What about the like-priced Z650 LAMS machine from Kawasaki? In restricted mode it develops much the same amount of power (+2kW at 37kW) but a bunch more torque (59Nm at 6000rpm) than the CBR. It also weighs less so comfortably outpaces the Honda (4.86 and 3.72sec for the two criteria we measure). With twin discs it’s a more convincing stopper as well, pulling from 100 to zero in 38.6m where the CBR requires 40.5m. That’s an improvement of almost 3m compared with 2016 thanks to rubber that was nicely feathered after a weekend on track.

How does the CBR feel otherwise? It has always been a consistent performer across the board, with no compelling weaknesses but up against the renewed opposition it is beginning to show its age. New for this year, and to enhance the sports nature of the CBR500R, Honda has attached clip on bars below the triple clamp, canting the rider eight degrees further forward. It may look better but the end result is decreased round-town comfort, as it puts more weight on your wrists, more pressure on your neck and flexes the hips further. So unless you’re cruising along at open road speeds this isn’t as nifty a commute as it once was. After an hour in the saddle I was well ready to climb off for a stretch. Given this is meant to be an all-rounder, albeit a sporty one, it seems like a retrograde step for a bike that will spend much more its life commuting than it will entertaining on weekend thrill rides. That said, there’s always the CB500X alternative which has upright bars, a bigger screen and longer travel suspension for the same $12,495 as the CBR500R. For old sooks like us, this would be the go. What remains with the 500R is the unflappable stability, but with the new low bars it seems to be slower in the steering and takes a smidge more effort to change direction than before.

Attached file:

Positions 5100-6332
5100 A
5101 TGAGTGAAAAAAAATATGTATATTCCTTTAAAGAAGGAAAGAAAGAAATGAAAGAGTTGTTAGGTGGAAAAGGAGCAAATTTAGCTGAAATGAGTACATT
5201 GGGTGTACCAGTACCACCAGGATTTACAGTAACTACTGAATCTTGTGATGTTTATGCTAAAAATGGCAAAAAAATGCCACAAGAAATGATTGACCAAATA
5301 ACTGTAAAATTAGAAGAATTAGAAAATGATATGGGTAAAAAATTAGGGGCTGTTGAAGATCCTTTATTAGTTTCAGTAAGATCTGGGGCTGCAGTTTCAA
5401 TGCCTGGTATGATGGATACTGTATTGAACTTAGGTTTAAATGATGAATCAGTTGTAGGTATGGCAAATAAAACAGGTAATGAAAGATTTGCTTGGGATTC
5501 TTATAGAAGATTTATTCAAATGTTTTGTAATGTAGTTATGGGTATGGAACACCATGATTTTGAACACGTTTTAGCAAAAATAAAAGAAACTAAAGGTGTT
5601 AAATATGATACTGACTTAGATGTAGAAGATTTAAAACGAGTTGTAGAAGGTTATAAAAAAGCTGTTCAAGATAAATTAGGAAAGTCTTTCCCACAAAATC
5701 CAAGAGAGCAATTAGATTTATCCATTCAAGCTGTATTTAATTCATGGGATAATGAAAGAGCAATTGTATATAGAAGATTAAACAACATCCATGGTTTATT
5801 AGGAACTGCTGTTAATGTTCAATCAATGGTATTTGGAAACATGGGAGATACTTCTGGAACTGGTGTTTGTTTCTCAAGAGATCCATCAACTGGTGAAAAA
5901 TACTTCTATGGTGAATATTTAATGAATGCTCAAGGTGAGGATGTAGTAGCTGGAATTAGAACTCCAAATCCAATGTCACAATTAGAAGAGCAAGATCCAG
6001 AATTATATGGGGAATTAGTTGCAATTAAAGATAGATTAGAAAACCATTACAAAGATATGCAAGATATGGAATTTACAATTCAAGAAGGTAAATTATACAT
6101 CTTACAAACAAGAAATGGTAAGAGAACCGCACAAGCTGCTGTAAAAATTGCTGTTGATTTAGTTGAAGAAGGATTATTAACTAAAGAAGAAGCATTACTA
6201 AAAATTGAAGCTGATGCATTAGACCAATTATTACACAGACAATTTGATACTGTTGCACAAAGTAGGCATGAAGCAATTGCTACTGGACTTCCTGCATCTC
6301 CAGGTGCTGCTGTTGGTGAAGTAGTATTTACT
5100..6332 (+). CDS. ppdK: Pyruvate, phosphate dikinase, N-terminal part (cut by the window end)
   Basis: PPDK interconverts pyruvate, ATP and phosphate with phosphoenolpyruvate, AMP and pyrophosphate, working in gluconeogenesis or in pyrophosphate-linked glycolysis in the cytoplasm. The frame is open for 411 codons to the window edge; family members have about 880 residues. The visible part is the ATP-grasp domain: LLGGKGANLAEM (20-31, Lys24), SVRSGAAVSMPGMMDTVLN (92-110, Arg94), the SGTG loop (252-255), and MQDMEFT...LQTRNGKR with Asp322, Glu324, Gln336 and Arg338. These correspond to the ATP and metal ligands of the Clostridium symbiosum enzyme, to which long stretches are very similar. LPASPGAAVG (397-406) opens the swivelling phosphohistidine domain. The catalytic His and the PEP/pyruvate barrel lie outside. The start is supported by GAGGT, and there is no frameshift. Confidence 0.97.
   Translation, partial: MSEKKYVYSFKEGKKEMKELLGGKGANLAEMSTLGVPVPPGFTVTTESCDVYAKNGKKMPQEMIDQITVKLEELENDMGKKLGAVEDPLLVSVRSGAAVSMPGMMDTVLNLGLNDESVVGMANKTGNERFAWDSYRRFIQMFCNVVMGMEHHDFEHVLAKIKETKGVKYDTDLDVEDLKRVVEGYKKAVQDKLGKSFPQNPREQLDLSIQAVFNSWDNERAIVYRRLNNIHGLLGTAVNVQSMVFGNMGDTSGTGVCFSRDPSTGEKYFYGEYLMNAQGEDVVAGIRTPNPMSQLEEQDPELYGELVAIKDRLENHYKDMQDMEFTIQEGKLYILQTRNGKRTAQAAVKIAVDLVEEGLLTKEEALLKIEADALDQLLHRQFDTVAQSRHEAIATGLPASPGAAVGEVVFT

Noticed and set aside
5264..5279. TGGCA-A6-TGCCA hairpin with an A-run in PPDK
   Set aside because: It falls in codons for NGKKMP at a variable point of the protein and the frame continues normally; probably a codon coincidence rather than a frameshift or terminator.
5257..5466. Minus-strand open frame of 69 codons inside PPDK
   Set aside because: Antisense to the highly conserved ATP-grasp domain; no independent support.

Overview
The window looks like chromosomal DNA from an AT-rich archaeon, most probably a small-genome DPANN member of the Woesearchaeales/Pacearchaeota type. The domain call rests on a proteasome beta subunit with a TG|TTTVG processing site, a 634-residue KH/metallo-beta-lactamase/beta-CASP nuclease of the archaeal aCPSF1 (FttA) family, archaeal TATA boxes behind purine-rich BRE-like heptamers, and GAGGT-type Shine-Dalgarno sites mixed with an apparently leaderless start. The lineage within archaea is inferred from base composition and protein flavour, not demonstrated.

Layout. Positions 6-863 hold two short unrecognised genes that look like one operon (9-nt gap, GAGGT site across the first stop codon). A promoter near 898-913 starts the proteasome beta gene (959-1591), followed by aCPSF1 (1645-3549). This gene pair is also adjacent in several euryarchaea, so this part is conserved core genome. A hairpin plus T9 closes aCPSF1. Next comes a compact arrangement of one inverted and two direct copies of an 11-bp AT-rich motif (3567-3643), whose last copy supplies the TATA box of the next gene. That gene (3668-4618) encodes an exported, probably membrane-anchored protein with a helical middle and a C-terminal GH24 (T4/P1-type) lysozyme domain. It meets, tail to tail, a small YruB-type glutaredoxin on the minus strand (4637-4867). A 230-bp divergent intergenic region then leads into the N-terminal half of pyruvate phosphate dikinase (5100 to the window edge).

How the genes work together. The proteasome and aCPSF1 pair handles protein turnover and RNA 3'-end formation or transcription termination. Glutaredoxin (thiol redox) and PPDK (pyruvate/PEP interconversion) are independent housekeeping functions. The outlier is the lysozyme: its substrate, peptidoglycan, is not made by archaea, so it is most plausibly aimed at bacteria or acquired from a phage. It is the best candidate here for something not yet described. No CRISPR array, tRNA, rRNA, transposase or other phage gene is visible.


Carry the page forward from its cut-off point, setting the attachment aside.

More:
Many of the good aspects of the old bike remain, like the lovely ride quality over even the worst of our rutted roads, and an almost total lack of engine vibration until about 7000rpm. That’s near to ideal because best power is produced from about 5500-7000rpm anyway, and at 100km/h, 4800rpm, this is smooth as a sewing machine, the fairing-mounted mirrors crisp and clear. Fuel economy remains almost unbelievable; it’s easy to achieve 3.5L/100km and if you ride it like you didn’t steal it, 3.0L/100km is also possible. We saw down into the high twos at times. So there’s over 500km of range if you take it easy on the 17L tank.

All in all, the CBR500R looks grand but at its price there are faster, better LAMS rides, like the Z650 and for much less of an outlay Kawasaki’s Z400 achieves much the same thing, only it’s even more comfy to ride.

Finally, as suggested at the beginning, the CBR500R is no longer the top LAMS machine from Honda; check out the new CB650R at $14,495 and the CBR650R for $500 more. We’re thinking they’ll be worth the extra.

The Stats

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Model Honda CBR500R  Price $12,495

Engine 471cc, liquid-cooled, fuel injected, IL2, 35kW / 43Nm

Transmission 6-speed, chain final drive Vitals 5.10s 0-100km/h

3.94s (112m) 80-120km/h, 40.52m 100-0km/h, 192kg